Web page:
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Understanding which foods are safe for dogs can be tricky, and nuts are no exception. Some are generally safe and some are very toxic. But can dogs eat almonds? Short answer, not really. Dogs should not eat almonds for a number of reasons, but there is a bit of a gray area.
Keep reading to find out why dogs shouldn’t eat them, how to spot serious reactions, and what to do if you think your dog ate almonds.
Almonds are not considered toxic to dogs, which is why the “can dogs have almonds” discussion can get a little complicated. But just because they aren’t necessarily toxic doesn't mean dogs should have them. They can pose a few problems for dogs and should be avoided.
Almonds are high in fat, and many dogs have issues digesting them. They are also choking hazards, especially for small dogs.3 According to the American Kennel Club, some of the more serious risks of giving dogs almonds include gastrointestinal distress, pancreatitis flare-ups, and bowel obstructions.4 Pancreatitis and bowel obstructions require swift veterinarian attention.
Another thing to keep in mind is that many of the almonds we buy at the grocery store are often heavily salted or flavored. Salt can be poisonous to dogs and can lead to increased water retention, vomiting, diarrhea, excessive thirst, and in the most extreme cases, death.5
We all know dogs love peanut butter as an occasional treat! And while it may be tempting to think almond butter is an acceptable replacement for peanut butter, it’s a bit more complicated than that. Almond butter is generally considered safe for dogs but can still be an issue, especially if your dog has trouble digesting almonds.
If you have to avoid peanut butter in your home, talk to your vet about your options.
Yet another complication for you. Almond flour is generally considered safe for dogs in small amounts and is sometimes used in homemade dog treats. But just like almond butter, it’s not always the best choice.
Again, check with your vet before feeding it to your dog.
Different dogs will react differently to eating almonds. Some may have no signs of an issue while some may react poorly. Signs of a serious issue after your dog eats almonds can include:
● Loss of appetite
If your dog only ate a couple of almonds, don’t panic. As long as they aren’t showing signs of choking or an upset stomach, there’s not too much reason to be overly concerned. Just continue to watch your dog for symptoms.
The same does not apply if your dog ate a large quantity of almonds. Call your vet or local animal hospital if you think your dog had more than just a few almonds. They will be able to direct you on what care is needed.
If your dog is showing signs of distress, seek immediate care.
Because almonds and dogs don’t really mix, we suggest trying out other “human food” treats. Crunchy fruits and vegetables like apples or carrots are great options. Just remember to speak with your vet before adding any foods to your dog’s diet.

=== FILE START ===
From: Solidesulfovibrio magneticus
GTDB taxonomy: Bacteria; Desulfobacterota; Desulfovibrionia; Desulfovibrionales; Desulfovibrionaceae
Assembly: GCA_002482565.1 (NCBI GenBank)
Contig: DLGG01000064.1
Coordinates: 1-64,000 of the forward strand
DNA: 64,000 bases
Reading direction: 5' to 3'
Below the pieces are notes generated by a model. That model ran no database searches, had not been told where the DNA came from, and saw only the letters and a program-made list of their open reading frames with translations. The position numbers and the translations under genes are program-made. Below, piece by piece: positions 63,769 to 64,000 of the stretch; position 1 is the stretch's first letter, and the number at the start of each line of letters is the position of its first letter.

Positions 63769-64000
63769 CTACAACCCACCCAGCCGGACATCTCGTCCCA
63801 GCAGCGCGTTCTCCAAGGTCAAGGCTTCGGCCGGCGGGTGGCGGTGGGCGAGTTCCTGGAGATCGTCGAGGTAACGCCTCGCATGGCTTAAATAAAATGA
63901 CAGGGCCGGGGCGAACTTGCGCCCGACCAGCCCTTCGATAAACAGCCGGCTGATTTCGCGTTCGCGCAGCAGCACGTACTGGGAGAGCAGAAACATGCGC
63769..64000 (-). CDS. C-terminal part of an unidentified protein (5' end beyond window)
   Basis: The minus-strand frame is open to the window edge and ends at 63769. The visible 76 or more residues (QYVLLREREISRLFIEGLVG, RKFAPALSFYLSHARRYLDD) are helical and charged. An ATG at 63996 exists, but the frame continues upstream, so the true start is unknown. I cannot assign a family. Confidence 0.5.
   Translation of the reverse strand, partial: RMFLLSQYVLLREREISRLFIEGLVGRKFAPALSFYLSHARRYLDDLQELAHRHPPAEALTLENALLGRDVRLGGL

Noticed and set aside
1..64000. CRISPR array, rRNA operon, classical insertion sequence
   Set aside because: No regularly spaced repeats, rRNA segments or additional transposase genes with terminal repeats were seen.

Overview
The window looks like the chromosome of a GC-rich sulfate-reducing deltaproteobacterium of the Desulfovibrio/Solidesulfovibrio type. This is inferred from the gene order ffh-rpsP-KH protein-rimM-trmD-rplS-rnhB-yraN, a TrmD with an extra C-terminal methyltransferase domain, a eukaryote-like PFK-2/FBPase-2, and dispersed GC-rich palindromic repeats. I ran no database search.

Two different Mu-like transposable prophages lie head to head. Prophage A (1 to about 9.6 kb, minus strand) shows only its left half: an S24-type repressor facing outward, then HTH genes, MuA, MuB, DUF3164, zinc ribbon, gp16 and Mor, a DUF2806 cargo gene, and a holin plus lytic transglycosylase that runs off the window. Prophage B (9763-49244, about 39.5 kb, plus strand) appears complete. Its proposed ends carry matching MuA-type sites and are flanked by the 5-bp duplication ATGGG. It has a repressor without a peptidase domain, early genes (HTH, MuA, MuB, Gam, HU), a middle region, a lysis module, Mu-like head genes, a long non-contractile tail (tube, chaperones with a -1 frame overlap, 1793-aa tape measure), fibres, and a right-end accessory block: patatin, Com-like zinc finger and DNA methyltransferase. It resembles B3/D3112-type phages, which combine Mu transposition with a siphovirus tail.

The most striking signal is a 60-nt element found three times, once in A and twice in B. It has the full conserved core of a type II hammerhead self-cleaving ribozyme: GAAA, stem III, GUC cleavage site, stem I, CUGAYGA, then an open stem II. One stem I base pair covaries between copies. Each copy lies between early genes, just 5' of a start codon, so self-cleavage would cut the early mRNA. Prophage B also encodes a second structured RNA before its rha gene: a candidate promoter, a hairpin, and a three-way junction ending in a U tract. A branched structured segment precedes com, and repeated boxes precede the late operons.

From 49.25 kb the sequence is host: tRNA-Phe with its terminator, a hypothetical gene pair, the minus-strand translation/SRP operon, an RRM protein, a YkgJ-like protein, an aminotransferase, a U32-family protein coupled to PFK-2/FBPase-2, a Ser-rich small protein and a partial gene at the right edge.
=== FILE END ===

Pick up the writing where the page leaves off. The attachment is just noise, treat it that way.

You can also keep your pet safe by poison-proofing your kitchen, having emergency numbers on hand, and familiarizing yourself with basic first aid for pets.
When accidents happen or emergencies strike, the last thing you should be worried about is affording the care your furry family member needs. A dog insurance policy with MetLife1 may be able to help cover those unexpected but urgent vet visits.2 Learn how pet insurance works in the moments you need it most.
Nothing in this article should be construed as financial, legal or veterinary advice. Please consult your own advisors for questions relating to your and your pet’s specific circumstances.
1 Pet Insurance offered by MetLife Pet Insurance Solutions LLC is underwritten by Independence American Insurance Company (“IAIC”), a Delaware insurance company, headquartered at 485 Madison Avenue, NY, NY 10022, and Metropolitan General Insurance Company (“MetGen”), a Rhode Island insurance company, headquartered at 700 Quaker Lane, Warwick, RI 02886, in those states where MetGen’s policies are available. MetLife Pet Insurance Solutions LLC is the policy administrator authorized by IAIC and MetGen to offer and administer pet insurance policies. MetLife Pet Insurance Solutions LLC was previously known as PetFirst Healthcare, LLC and in some states continues to operate under that name pending approval of its application for a name change. The entity may operate under an alternate, assumed, and/or fictitious name in certain jurisdictions as approved, including MetLife Pet Insurance Services LLC (New York and Minnesota), MetLife Pet Insurance Solutions Agency LLC (Illinois), and such other alternate, assumed, or fictitious names approved by certain jurisdictions.
2 Provided all terms of the policy are met. Application is subject to underwriting review and approval. Like most insurance policies, insurance policies issued by IAIC and MetGen contain certain deductibles, co-insurance, exclusions, exceptions, reductions, limitations, and terms for keeping them in force. For costs, complete details of coverage and exclusions, and a listing of approved states, please contact MetLife Pet Insurance Solutions LLC.
3 “Can Dogs Eat Almonds?” PetMD
4 “Can Dogs Eat Almonds?” American Kennel Club
5 “Salt Is Toxic To Pets,” Pet Poison Helpline